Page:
Learn about innovative treatments and how they are improving quality of life
According to the National Parkinson Foundation, approximately 60,000 people in the U.S. are diagnosed with Parkinson’s disease each year. The incurable movement disorder that progresses over time can be difficult to diagnose in its early stages. Many people with it go undiagnosed and untreated.
Fortunately, recent years have seen innovative advancements in the treatment of Parkinson’s disease.
“Even though the treatment options available do not modify, slow or reverse the progression of Parkinson’s disease, there is hope to improve quality of life,” said Angela Hardwick, M.D., neurologist with Norton Neuroscience Institute. “Treatments including medications, surgical options and aggressive therapies are making a difference.”
Understanding the options
Six neurology and neurosurgery physicians who care for patients with movement disorders are coming together to host a one-day seminar on treatment options available for Parkinson’s disease. The physicians will cover topics including:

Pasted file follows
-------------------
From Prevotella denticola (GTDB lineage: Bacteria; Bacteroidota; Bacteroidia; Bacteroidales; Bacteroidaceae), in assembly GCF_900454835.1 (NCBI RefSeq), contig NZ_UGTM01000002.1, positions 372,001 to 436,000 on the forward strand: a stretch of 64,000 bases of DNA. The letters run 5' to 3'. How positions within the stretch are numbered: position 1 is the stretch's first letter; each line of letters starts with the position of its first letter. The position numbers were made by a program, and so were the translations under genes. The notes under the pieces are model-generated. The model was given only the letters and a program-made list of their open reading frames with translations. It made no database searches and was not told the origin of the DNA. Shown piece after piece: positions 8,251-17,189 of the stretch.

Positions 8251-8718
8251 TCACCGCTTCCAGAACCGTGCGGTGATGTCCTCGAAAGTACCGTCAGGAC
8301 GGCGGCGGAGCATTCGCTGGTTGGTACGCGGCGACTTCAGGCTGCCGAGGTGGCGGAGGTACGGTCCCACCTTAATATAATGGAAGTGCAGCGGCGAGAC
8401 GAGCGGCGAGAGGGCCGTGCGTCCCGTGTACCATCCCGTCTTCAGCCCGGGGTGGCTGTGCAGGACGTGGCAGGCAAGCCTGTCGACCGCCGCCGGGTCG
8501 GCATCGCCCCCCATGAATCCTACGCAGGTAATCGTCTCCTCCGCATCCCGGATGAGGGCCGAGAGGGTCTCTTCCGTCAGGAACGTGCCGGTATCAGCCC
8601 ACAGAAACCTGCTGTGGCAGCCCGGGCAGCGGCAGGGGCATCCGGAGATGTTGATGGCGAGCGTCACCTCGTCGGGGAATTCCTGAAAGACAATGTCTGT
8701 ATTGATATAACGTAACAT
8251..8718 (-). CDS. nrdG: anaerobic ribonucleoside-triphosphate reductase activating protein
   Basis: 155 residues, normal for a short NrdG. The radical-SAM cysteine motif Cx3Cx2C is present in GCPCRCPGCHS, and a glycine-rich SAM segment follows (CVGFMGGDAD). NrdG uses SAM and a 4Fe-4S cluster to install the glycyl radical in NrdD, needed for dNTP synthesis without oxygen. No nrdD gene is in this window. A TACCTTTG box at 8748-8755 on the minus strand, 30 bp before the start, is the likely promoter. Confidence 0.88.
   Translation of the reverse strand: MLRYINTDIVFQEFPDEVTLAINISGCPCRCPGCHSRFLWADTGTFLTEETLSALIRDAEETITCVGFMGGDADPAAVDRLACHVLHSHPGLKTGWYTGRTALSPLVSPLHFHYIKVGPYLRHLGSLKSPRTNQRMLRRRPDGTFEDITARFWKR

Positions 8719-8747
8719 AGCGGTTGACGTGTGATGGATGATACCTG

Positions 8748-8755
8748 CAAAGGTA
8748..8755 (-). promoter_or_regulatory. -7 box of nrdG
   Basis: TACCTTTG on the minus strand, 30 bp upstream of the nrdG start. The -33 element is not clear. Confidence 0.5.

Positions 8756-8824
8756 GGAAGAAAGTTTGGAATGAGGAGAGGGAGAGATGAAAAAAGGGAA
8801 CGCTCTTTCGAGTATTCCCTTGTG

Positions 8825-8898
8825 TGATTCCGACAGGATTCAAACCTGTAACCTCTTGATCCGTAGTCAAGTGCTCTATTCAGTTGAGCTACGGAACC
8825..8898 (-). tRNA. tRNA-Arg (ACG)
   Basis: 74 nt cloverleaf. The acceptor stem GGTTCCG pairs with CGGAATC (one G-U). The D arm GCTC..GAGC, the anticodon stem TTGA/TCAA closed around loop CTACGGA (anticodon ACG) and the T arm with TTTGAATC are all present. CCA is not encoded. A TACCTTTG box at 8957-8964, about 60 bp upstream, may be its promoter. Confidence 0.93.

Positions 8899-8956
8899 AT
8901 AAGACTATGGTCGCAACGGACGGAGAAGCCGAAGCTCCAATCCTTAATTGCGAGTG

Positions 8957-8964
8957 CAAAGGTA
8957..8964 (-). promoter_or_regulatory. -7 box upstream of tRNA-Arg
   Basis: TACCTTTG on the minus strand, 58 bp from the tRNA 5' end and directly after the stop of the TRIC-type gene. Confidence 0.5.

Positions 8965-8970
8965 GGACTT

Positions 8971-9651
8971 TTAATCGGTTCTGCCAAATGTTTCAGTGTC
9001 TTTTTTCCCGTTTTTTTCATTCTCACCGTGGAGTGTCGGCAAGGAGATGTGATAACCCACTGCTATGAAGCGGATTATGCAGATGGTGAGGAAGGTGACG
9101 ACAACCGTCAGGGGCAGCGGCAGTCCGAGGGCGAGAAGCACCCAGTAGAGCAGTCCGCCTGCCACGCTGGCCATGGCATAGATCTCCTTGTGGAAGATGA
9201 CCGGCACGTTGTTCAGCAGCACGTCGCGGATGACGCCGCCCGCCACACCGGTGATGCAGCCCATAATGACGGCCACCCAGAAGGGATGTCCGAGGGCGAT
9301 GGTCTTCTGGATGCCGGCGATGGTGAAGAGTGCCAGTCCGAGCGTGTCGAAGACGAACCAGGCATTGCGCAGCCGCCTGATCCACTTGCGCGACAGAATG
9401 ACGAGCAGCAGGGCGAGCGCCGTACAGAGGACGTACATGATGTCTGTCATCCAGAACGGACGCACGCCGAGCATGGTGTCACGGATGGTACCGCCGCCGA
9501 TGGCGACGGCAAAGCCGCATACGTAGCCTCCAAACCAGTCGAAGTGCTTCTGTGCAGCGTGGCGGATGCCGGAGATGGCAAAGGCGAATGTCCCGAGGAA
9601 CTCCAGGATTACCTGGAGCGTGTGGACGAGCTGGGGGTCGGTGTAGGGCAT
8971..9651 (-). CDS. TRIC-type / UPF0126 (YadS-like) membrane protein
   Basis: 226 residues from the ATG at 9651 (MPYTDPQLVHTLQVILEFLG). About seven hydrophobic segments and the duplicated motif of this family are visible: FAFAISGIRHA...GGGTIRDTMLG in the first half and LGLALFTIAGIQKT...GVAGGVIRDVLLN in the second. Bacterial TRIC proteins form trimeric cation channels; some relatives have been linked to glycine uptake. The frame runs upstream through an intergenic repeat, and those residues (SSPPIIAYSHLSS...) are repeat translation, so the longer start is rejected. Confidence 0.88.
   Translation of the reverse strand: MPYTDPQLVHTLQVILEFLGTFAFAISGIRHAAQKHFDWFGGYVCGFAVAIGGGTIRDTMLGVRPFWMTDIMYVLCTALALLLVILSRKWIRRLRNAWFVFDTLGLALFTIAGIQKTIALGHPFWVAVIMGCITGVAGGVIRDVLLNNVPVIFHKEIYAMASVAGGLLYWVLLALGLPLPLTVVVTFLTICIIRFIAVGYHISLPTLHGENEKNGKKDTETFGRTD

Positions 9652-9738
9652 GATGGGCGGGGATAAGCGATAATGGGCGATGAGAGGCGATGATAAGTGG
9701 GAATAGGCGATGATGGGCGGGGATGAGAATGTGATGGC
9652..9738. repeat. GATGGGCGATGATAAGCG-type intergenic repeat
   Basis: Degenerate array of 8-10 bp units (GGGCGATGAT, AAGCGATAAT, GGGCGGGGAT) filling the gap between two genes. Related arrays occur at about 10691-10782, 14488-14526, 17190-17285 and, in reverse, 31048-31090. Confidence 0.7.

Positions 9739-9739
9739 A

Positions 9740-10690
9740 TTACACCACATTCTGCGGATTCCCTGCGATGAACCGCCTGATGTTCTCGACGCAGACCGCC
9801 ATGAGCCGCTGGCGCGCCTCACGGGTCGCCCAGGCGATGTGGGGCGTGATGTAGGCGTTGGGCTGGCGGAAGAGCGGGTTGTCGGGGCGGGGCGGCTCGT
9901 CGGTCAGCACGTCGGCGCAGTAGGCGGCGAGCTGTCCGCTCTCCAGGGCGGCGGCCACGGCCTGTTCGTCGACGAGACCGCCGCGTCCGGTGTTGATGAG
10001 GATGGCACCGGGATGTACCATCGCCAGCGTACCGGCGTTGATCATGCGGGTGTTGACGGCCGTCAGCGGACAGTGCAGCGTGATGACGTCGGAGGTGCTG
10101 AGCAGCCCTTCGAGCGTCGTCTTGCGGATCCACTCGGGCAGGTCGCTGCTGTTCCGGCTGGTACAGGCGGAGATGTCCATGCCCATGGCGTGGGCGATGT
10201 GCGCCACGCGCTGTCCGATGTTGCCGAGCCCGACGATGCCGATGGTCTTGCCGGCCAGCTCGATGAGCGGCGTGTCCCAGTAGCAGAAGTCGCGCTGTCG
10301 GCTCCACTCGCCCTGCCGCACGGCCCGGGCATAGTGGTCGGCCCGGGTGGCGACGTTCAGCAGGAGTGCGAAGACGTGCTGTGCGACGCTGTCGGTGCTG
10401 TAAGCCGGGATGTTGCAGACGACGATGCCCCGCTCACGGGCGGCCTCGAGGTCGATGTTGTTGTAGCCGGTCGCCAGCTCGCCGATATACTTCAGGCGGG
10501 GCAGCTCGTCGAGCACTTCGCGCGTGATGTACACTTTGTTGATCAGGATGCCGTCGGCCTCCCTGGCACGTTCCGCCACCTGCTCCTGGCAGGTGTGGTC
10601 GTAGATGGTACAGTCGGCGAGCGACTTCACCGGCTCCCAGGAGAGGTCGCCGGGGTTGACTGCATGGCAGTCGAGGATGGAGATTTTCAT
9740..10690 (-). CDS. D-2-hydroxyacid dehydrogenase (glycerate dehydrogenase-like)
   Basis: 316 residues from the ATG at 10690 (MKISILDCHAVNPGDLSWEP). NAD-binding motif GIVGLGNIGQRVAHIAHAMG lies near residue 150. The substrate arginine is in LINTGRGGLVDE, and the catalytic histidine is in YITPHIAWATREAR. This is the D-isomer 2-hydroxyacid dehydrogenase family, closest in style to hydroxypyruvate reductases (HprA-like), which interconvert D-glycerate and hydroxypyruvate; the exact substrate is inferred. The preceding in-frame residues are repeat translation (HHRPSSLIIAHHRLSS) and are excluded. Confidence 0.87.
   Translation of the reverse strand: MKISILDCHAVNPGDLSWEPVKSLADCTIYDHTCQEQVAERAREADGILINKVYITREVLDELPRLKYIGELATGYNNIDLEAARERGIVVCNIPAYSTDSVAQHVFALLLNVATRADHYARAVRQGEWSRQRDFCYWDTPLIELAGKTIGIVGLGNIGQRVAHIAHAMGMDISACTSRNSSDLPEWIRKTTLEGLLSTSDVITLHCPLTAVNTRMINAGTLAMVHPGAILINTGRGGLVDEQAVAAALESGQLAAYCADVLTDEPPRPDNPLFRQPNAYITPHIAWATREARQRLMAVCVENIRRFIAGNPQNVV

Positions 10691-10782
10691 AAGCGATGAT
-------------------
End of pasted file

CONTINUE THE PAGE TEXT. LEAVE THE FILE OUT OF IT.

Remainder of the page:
- Parkinson’s disease: The basics
- Botulinum toxin (Botox) use for neurological conditions
- Introduction to the Duopa pump
- Cognition and mood in Parkinson’s and related conditions
- Parkinson’s wellness: How you can improve your skills and put your skills to use
“This seminar is entitled ‘Celebrating Parkinson’s Innovations’ because the clinical therapies and treatments are helping,” Dr. Hardwick said. “The team of physicians and providers with Norton Neuroscience Institute are excited to share these options with patients and their caregivers.”
“Celebrating Parkinson’s Innovations” is a free seminar for those with Parkinson’s disease. Participants are invited to bring one guest (over age 12). The event will take place on Saturday, Nov. 4, at the Muhammad Ali Center, 144 N. Sixth St., Louisville, Kentucky. Registration begins at 8:30 a.m. with the program beginning at 9 a.m. Free parking is available in the Muhammad Ali Center parking garage located beneath the building.